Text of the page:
Sedums cannot stand clay but grow well in full sun and sandy or rocky soil. Its thick leaves store water to survive difficult conditions. The plant has flat green foliage and tiny flowers gathered in rounded bunches.
Sedums bloom from early summer through fall. They attract bees, butterflies, and other important pollinators such as the syrphid flies, or hoverflies. The hoverflies do not just help pollinate the plants, but they also lay their eggs near aphid colonies. Gardners can control aphids organically when the eggs hatch.
4. Bee Balm
This plant attracts hummingbirds. It is also called monarda. Bees, butterflies, and hummingbirds simply adore bee balm. The plant blooms from mid-summer to early fall. If you have tomatoes, beans, or squash, it will be a great companion to them. When planted nearby, they increase the yields of those vegetables.
Bee balm will stand out in your garden. Anyone will be amazed by its scarlet, purple, and pink flowers. Sit and just listen to the sound of hummingbirds enjoying your bee balm. This is an incredible show.
5. Purple Coneflower
This plant is drought resistant. It is also called echinacea purpurea. It’s amazing but the first Americans used it as medicine. The flower is not only a favorite for pollinators but also a leader of our perennial garden. It grows almost all over the United States. Different varieties of it can be found in many corners of the country. The plant is very hardy.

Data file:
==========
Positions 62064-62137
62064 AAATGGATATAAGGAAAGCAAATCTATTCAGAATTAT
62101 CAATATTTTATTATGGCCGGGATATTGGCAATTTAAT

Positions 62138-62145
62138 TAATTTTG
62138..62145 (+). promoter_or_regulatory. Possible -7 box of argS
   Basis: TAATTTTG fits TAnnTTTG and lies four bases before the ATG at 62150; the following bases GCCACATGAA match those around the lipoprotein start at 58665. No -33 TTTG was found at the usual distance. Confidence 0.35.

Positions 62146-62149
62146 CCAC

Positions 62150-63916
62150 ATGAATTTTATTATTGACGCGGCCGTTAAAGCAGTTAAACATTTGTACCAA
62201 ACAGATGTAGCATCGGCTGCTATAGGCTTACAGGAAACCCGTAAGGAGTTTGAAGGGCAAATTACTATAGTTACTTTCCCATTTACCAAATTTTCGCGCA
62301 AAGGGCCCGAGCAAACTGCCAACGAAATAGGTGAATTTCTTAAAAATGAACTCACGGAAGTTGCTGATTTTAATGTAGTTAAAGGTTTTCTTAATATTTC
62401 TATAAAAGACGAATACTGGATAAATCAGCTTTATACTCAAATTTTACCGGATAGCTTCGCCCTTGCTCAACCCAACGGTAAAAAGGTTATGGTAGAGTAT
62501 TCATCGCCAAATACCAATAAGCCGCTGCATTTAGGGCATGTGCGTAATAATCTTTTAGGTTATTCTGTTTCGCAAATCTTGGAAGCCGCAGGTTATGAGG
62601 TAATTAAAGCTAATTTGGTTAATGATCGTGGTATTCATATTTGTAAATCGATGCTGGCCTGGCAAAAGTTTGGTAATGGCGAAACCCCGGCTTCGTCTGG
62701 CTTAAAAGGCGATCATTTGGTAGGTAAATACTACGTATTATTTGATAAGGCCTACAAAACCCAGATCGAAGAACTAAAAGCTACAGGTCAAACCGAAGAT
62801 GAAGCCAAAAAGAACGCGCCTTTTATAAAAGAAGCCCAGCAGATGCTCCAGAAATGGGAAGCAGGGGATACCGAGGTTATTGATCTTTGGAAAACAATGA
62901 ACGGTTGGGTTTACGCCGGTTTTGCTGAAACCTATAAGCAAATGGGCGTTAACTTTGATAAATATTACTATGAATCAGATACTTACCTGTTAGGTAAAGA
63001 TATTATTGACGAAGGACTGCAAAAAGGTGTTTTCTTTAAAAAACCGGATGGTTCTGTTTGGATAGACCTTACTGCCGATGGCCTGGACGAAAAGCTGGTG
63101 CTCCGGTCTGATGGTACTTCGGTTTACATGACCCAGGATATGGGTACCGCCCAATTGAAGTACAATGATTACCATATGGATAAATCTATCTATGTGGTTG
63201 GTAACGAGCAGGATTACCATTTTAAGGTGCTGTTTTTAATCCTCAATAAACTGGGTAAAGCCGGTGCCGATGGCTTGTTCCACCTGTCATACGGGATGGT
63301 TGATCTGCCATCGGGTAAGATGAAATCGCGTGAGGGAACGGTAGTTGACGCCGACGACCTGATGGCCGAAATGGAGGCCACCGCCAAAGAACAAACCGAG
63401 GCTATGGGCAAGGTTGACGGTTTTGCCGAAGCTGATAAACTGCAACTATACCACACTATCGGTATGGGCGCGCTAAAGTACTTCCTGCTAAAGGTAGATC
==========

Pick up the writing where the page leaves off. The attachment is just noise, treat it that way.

The flowers are broad and project upward. The plant grows on top of long stalks. It will attract butterflies and bees to your garden. Its bloom continues from the beginning to the middle of the summer. It is also a good bird-feeding plant. They adore eating its seeds in fall.
If you care about the environment and want to save honey bees and other insects that help us live and survive, these plants will be a wonderful decoration for your garden. In addition, they will literally save the planet!